LGBTA group for engineering students returns to campus

The Penn State student chapter of Out in Science, Technology, Engineering and Mathematics (oSTEM) recently reformed and is seeking new members.

Mike Skocik, an undergraduate in physics, was recently elected as the new president.

The group is in the early stages of planning new programs and is hoping to attract membership from students across the University. Skocik explains, "Any student is welcome to join, even though the name of the organization might suggest that it's for students in science and engineering fields."

The student chapter of oSTEM was established in 2005 as a professional group for lesbian, gay, bisexual, transgender and ally (LGBTA) students. But when the president graduated, no one was available to step up and provide leadership.

When Skocik recently transferred from a community college to Penn State's University Park campus, he saw oSTEM as an invaluable way to engage in his new environment. "One of the reasons I decided to revitalize the student chapter of oSTEM is because it offers ways for students to get involved with other groups on campus and opportunities for community involvement with activities like sponsored blood drives."

Once oSTEM recruits a core group of new members, Skocik plans to hold regular meetings that are structured with a more interactive agenda than students sitting in a room. He said, "I'd like our meetings to start with a presentation, preferably from one of our company sponsors. Then we'll engage in discussion about upcoming events and conferences and end with teambuilding activities. Our goal is to make students more marketable and professional."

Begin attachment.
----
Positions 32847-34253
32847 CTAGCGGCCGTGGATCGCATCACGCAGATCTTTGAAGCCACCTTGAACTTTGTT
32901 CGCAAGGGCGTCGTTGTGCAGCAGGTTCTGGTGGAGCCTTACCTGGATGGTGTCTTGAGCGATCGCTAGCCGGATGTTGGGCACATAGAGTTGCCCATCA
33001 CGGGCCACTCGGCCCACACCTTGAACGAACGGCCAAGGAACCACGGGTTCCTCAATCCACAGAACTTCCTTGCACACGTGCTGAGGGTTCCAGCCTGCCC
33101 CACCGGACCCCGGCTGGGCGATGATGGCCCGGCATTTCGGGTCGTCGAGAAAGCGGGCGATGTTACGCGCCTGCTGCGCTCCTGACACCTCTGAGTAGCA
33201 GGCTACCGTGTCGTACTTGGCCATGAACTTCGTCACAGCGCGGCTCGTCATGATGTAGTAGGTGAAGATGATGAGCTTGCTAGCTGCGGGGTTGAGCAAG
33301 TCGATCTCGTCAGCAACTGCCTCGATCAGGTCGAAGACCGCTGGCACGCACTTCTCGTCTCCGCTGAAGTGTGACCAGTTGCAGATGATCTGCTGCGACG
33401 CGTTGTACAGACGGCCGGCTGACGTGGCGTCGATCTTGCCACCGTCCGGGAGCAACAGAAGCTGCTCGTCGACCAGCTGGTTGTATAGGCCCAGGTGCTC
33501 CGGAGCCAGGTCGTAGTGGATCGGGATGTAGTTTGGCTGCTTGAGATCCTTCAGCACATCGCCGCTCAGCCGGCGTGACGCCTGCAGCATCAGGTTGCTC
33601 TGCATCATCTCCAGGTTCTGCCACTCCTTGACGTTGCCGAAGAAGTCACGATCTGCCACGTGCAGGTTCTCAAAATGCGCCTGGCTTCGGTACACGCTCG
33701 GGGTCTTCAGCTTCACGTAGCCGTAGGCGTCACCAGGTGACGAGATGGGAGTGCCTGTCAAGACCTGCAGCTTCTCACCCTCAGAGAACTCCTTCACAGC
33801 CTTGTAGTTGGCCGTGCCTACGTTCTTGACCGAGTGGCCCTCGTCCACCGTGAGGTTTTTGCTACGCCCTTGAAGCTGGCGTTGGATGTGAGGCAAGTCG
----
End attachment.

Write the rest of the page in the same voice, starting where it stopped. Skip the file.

Although the Penn State chapter is autonomous from the national oSTEM organization, Skocik stresses the importance of maintaining close ties with them. "I have regular conversations with representatives from the national group. It's crucial to keep in touch because they have great ideas and access to so many contacts."

Skocik said the group has had difficulty recruiting members in the past because of the stigma associated with being LGBTA and in the STEM fields. "I want to convey the message that it's okay to identify as a STEM student and be LGBT at the same time," he said.

Currently, oSTEM is getting its name out by raising money as part of Team Rainbow for the Penn State Interfraternity Council/Panhellenic Dance Marathon.

According to its website, oSTEM is a non-profit corporation whose mission is to provide services and support for STEM students; create a dynamic network between students and professionals in industry and academia; provide education, outreach and professional resources to high school students and actively recruit and address the needs of diverse groups within the LGBTA community, inclusive of those who are historically underrepresented with regards to gender and ethnic background.

For more information or to join the group, contact Skocik at ostem@psu.edu.

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Last Updated February 15, 2011